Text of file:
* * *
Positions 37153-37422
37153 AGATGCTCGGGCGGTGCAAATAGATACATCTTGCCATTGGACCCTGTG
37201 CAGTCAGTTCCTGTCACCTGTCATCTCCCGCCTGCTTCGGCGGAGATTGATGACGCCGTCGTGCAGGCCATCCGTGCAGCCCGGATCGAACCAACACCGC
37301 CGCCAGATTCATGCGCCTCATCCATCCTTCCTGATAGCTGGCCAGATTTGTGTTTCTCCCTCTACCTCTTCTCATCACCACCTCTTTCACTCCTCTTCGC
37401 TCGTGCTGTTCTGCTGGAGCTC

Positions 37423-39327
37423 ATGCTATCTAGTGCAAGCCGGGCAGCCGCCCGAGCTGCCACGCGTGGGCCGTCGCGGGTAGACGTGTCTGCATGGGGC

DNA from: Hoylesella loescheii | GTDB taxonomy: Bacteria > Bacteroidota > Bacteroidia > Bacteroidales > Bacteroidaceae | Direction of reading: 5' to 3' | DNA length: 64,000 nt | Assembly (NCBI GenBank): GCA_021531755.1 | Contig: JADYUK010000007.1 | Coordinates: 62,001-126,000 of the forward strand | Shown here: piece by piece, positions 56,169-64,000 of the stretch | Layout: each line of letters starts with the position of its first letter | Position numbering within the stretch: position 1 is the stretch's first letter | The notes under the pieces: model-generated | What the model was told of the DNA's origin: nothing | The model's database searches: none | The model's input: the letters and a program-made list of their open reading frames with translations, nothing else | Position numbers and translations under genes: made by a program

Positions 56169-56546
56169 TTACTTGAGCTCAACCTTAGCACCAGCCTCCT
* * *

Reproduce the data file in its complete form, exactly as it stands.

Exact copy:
Positions 37153-37422
37153 AGATGCTCGGGCGGTGCAAATAGATACATCTTGCCATTGGACCCTGTG
37201 CAGTCAGTTCCTGTCACCTGTCATCTCCCGCCTGCTTCGGCGGAGATTGATGACGCCGTCGTGCAGGCCATCCGTGCAGCCCGGATCGAACCAACACCGC
37301 CGCCAGATTCATGCGCCTCATCCATCCTTCCTGATAGCTGGCCAGATTTGTGTTTCTCCCTCTACCTCTTCTCATCACCACCTCTTTCACTCCTCTTCGC
37401 TCGTGCTGTTCTGCTGGAGCTC

Positions 37423-39327
37423 ATGCTATCTAGTGCAAGCCGGGCAGCCGCCCGAGCTGCCACGCGTGGGCCGTCGCGGGTAGACGTGTCTGCATGGGGC

DNA from: Hoylesella loescheii | GTDB taxonomy: Bacteria > Bacteroidota > Bacteroidia > Bacteroidales > Bacteroidaceae | Direction of reading: 5' to 3' | DNA length: 64,000 nt | Assembly (NCBI GenBank): GCA_021531755.1 | Contig: JADYUK010000007.1 | Coordinates: 62,001-126,000 of the forward strand | Shown here: piece by piece, positions 56,169-64,000 of the stretch | Layout: each line of letters starts with the position of its first letter | Position numbering within the stretch: position 1 is the stretch's first letter | The notes under the pieces: model-generated | What the model was told of the DNA's origin: nothing | The model's database searches: none | The model's input: the letters and a program-made list of their open reading frames with translations, nothing else | Position numbers and translations under genes: made by a program

Positions 56169-56546
56169 TTACTTGAGCTCAACCTTAGCACCAGCCTCCT